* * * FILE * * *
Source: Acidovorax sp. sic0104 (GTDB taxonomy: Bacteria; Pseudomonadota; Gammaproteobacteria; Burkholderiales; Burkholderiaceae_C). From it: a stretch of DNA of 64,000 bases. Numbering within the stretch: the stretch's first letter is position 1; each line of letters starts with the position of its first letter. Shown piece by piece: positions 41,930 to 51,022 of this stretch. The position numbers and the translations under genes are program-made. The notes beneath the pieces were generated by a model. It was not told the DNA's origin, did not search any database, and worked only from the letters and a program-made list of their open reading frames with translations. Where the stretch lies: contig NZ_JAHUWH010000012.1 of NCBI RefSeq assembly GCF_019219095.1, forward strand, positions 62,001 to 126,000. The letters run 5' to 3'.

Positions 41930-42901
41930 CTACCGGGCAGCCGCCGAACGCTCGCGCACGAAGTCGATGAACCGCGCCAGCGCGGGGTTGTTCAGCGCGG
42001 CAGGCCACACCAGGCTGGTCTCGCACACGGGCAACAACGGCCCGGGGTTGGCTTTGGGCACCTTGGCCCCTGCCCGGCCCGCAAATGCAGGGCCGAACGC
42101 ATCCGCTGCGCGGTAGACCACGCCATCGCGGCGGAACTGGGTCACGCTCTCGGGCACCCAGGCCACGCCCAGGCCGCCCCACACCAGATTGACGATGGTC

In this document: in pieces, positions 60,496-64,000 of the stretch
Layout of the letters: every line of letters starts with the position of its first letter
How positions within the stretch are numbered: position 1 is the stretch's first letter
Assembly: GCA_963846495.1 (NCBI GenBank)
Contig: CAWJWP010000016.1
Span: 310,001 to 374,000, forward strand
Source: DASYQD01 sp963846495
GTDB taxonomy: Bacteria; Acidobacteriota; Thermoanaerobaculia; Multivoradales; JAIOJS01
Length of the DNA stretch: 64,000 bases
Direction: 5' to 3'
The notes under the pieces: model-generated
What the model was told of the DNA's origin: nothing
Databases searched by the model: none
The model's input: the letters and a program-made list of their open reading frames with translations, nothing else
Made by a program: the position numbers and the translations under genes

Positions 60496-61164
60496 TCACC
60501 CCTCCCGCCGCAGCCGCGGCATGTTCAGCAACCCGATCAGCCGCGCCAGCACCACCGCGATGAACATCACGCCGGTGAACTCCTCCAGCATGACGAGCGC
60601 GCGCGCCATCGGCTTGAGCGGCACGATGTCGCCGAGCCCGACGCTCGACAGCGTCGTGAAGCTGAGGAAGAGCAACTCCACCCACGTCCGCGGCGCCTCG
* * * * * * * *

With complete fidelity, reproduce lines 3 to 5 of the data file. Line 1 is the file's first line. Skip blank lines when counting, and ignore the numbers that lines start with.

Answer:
41930 CTACCGGGCAGCCGCCGAACGCTCGCGCACGAAGTCGATGAACCGCGCCAGCGCGGGGTTGTTCAGCGCGG
42001 CAGGCCACACCAGGCTGGTCTCGCACACGGGCAACAACGGCCCGGGGTTGGCTTTGGGCACCTTGGCCCCTGCCCGGCCCGCAAATGCAGGGCCGAACGC
42101 ATCCGCTGCGCGGTAGACCACGCCATCGCGGCGGAACTGGGTCACGCTCTCGGGCACCCAGGCCACGCCCAGGCCGCCCCACACCAGATTGACGATGGTC